As beautiful autumn days filled with bright sunshine and colorful leaves rapidly come to a close, the Arboretum horticulture crew works hard throughout November to prepare for winter.

Mulching plant beds
Arboretum Horticulturist Conor Guidarelli applies a layer of mulch to planting beds in the Bradley Rosaceous Collection last winter.

It’s easy to imagine the Arboretum’s large landscape that is filled with trees, shrubs, and vines makes for many leaves falling and covering the ground at this time of year. Leaves contain valuable nutrients, and utilizing them to support the health of our woody plants is important. In some forest-like areas of the Arboretum, we “leave the leaves” to naturally decompose and nurture the soil. In other areas, they are mulched to cut them into tiny pieces that can break down quickly, protecting the underlying grass and supporting the turf. In areas where special care is taken to conserve lawns and green space, excess leaves are removed, composted, then added back into our planting beds. Nearly everything collected from the Arboretum grounds is reused and repurposed whenever possible.

November is also a good time to scout for insect pests, when bare branches make pest issues easier to spot. Traps to catch destructive insects like the winter moth are set up this month. Inspecting plants for egg masses is underway, as well as monitoring population levels of pests such as the gypsy moth and viburnum leaf beetle. We are also looking for signs of potential threats like the spotted lanternfly—a harmful invasive species making its way to New England.

Things don’t really slow down in winter months for our horticulture staff. While the landscape can be a peaceful, winter wonderland, it also requires ongoing maintenance of plants impacted by winter storms and frigid temperatures. During these chilly months, more mulching, pruning, and winter projects prevail.

Arborist A.J. Tataronis pruning trees last winter with a lift in the Leventritt Garden.

Once the leaves have fallen, the branching structure of our trees is revealed, creating the perfect opportunity to prune for healthy and strong branch configuration. Some trees, such as crabapples (Malus spp.) and hawthorns (Crataegus spp.) in the rose family, are particularly labor-intensive, making winter a perfect time for pruning. Woody material removed from our trees and shrubs is chipped and reapplied as mulch to planting areas in the landscape.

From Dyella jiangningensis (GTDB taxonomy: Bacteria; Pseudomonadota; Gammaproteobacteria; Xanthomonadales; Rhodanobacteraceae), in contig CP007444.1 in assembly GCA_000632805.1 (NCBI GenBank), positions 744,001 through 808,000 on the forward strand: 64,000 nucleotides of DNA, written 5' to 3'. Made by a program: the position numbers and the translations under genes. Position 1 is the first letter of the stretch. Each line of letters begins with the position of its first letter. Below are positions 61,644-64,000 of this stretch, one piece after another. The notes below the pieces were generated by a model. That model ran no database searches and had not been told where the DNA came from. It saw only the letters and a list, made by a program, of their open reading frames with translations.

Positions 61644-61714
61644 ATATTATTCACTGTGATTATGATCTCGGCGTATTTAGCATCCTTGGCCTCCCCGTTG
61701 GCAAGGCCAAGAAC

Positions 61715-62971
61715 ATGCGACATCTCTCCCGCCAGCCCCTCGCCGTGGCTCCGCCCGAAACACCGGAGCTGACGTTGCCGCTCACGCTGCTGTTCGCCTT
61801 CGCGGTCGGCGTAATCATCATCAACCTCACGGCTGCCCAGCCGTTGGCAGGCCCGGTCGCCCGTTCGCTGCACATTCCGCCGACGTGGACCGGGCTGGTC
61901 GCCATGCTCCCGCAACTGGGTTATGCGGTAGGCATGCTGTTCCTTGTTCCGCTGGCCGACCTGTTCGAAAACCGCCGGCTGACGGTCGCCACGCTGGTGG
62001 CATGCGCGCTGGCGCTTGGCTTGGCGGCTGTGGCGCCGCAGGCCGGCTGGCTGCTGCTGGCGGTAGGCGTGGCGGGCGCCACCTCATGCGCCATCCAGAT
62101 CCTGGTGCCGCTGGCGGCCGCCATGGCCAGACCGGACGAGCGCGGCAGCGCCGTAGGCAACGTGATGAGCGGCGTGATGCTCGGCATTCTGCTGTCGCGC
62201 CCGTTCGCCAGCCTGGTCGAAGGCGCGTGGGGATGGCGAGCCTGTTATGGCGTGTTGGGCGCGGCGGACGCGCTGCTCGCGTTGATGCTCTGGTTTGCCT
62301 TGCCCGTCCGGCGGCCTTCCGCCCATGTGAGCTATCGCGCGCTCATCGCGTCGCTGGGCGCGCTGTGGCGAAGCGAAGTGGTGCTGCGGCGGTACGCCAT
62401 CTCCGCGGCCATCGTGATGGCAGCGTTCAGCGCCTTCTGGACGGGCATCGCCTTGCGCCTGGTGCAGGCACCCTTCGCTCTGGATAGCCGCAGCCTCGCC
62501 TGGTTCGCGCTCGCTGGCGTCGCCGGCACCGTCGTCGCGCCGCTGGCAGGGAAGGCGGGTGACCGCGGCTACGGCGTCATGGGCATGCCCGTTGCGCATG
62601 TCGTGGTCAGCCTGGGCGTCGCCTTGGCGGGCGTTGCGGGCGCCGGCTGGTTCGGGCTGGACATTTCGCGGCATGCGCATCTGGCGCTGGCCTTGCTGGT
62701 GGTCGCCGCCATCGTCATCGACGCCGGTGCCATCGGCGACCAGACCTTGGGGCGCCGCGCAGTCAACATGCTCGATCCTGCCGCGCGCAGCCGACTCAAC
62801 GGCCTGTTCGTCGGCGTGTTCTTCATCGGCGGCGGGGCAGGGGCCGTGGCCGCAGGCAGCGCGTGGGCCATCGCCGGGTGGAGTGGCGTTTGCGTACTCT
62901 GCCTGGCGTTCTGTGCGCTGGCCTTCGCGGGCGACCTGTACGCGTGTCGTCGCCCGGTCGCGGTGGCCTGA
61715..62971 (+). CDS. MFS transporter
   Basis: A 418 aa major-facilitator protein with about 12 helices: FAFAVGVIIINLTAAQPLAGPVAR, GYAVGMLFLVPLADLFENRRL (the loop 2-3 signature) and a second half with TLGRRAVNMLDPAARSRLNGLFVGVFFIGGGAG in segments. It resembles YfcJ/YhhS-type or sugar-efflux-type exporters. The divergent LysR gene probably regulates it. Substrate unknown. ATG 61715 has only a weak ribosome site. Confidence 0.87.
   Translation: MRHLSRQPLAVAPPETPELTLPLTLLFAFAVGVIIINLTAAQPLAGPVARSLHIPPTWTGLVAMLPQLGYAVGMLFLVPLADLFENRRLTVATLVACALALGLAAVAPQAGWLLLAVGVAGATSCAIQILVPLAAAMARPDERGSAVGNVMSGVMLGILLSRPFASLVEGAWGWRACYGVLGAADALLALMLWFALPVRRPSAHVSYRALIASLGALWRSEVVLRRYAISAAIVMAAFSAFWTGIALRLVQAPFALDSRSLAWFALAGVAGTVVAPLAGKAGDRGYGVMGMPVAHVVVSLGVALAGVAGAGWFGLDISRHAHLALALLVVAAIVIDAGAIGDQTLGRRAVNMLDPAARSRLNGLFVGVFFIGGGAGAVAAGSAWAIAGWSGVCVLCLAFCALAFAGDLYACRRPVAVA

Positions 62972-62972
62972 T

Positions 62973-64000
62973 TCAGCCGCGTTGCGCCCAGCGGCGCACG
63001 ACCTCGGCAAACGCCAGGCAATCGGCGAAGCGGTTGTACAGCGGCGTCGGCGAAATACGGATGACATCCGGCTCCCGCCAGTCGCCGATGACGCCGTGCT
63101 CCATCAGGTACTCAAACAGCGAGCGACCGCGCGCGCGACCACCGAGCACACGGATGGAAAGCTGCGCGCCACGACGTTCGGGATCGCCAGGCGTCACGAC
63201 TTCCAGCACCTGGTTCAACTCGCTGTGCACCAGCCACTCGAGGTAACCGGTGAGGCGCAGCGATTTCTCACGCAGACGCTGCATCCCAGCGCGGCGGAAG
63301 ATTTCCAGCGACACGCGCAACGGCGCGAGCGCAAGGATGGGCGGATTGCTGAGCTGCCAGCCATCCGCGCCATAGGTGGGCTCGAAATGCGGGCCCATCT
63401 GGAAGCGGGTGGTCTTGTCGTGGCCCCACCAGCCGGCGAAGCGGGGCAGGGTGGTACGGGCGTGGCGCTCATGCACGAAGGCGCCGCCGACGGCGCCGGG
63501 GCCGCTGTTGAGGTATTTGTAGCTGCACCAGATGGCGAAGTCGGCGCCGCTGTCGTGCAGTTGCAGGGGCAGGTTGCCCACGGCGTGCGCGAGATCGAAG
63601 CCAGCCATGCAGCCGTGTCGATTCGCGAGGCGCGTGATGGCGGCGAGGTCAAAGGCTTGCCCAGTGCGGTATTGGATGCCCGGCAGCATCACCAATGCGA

Frozen ground without snow offers an excellent chance to continue mulching, as heavier equipment can be driven onto the grounds without the worry of compacting the soil. This time of year, with the entire crew working together, a collection such as the Bradley Rosaceous Collection can be mulched quickly and efficiently, typically in two or three days instead of taking weeks during warmer seasons. Additionally, the miles of mulched paths offering visitor access throughout the landscape are replenished in winter.

Naturally, winter also brings snow clean-up, equipment maintenance, and staff safety trainings, as well as horticulture conferences. The Arboretum horticulture crew is on duty year round to maintain the living collection and Arboretum landscape. Spring is the time of planting and revitalizing the landscape; summer is the season of controlling weeds; fall the season of managing leaves—winter’s cold months provide a time of reflection and preparation.

Horticulturist Conor Guidarelli, Arborist Ben Kirby, and Horticultural Technologist Jed Romanowiz remove snow at the Hunnewell Building in February 2018.

From “free” to “friend”…

Established in 1911 as the Bulletin of Popular Information, Arnoldia has long been a definitive forum for conversations about temperate woody plants and their landscapes. In 2022, we rolled out a new vision for the magazine as a vigorous forum for tales of plant exploration, behind-the-scenes glimpses of botanical research, and deep dives into the history of gardens, landscapes, and science. The new Arnoldia includes poetry, visual art, and literary essays, following the human imagination wherever it entangles with trees.

It takes resources to gather and nurture these new voices, and we depend on the support of our member-subscribers to make it possible. But membership means more: by becoming a member of the Arnold Arboretum, you help to keep our collection vibrant and our research and educational mission active. Through the pages of Arnoldia, you can take part in the life of this free-to-all landscape whether you live next door or an ocean away.

For more tree-entangled art, science, and writing, subscribe to Arnoldia by becoming a member of the Arnold Arboretum.